The promotion of durable and sustained peace, socio-economic development and good governance have emerged as the most pressing and recalcitrant challenges facing Africa, particularly vivid in the final decade of the last millennium.
Armed conflicts littered the continent, with 31 countries witnessing intense violence triggered by political or socio-economic disaffection in some sections of these countries’ polities and societies. A pervasive and non-violent threat to the existence of individuals is posed by HIV/AIDS, as the virus significantly shortens life expectancy, undermines quality of life and limits participation in income generating activities. The political, social and economic consequences are similarly detrimental to the community, in turn undermining security.
Changing weather conditions are reducing the ability to produce and distribute food. The most direct implications will be felt in agricultural losses and rising food prices which will undermine access to food for those who depend on markets for their consumption needs. This could result in about 200 million Africans being threatened by malnutrition and abject hunger.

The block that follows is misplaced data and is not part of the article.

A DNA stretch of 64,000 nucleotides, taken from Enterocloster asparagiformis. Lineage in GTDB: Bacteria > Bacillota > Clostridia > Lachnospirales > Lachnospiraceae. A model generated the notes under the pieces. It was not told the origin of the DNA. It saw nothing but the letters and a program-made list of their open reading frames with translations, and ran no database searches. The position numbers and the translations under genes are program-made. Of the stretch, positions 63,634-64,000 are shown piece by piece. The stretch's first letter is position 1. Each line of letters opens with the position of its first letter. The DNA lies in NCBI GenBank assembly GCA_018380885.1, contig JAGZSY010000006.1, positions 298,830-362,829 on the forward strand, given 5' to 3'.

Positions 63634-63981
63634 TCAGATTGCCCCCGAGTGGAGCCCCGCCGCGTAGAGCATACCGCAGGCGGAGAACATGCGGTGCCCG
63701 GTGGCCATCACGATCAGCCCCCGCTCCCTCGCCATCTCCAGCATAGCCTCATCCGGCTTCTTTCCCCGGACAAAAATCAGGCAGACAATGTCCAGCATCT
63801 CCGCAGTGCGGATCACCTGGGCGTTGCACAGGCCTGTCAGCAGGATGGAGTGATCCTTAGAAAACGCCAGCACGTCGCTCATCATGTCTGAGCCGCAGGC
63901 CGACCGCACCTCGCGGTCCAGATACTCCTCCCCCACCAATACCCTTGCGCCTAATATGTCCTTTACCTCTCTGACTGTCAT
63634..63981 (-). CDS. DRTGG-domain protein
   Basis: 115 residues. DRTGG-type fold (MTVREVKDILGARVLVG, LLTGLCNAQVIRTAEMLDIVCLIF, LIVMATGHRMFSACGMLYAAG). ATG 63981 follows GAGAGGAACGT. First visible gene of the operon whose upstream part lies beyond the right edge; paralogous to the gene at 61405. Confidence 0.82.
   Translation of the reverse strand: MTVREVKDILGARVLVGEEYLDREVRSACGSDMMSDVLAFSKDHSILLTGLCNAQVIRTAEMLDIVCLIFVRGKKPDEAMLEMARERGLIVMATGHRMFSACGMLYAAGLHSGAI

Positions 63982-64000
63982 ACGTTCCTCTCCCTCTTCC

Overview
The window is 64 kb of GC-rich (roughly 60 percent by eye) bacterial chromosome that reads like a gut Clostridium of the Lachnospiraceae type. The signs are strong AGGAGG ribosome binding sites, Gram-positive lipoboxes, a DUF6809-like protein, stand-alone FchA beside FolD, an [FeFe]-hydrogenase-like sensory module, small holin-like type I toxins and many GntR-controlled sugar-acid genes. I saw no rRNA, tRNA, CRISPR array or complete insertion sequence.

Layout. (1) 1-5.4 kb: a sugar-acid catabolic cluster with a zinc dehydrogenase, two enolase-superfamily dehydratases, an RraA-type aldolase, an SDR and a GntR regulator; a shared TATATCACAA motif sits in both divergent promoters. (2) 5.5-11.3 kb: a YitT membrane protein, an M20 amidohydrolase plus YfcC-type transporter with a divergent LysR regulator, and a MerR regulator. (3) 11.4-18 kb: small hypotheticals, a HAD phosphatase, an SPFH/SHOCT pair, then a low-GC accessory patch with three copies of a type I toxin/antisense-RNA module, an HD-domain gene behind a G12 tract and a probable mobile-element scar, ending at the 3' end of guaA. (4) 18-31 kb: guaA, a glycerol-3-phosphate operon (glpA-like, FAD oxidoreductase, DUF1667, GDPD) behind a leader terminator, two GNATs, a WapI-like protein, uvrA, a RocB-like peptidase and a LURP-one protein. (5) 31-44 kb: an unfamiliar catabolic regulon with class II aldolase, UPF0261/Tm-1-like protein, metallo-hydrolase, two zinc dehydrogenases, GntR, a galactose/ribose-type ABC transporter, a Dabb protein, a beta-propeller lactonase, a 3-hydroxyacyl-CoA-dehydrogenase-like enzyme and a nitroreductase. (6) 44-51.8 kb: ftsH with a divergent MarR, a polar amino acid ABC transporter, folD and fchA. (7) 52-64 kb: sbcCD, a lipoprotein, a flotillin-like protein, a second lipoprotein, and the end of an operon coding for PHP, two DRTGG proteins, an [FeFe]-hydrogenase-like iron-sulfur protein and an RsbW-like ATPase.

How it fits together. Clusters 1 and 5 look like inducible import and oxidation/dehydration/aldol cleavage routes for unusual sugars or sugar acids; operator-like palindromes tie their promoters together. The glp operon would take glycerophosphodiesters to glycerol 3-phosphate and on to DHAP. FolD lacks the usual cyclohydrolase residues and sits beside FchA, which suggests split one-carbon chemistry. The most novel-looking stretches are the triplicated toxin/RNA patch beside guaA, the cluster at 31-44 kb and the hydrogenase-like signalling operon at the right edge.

The crops produced for exports face an embargo, with harsh trade policies slapped on importation from developing countries by the developed world, in a bid to plunge the developing world in to more slavery.
The advent of democracy across the African panorama heralds a show of ill-preparedness for the structures of democracy which now results in complex humanitarian emergencies and crises.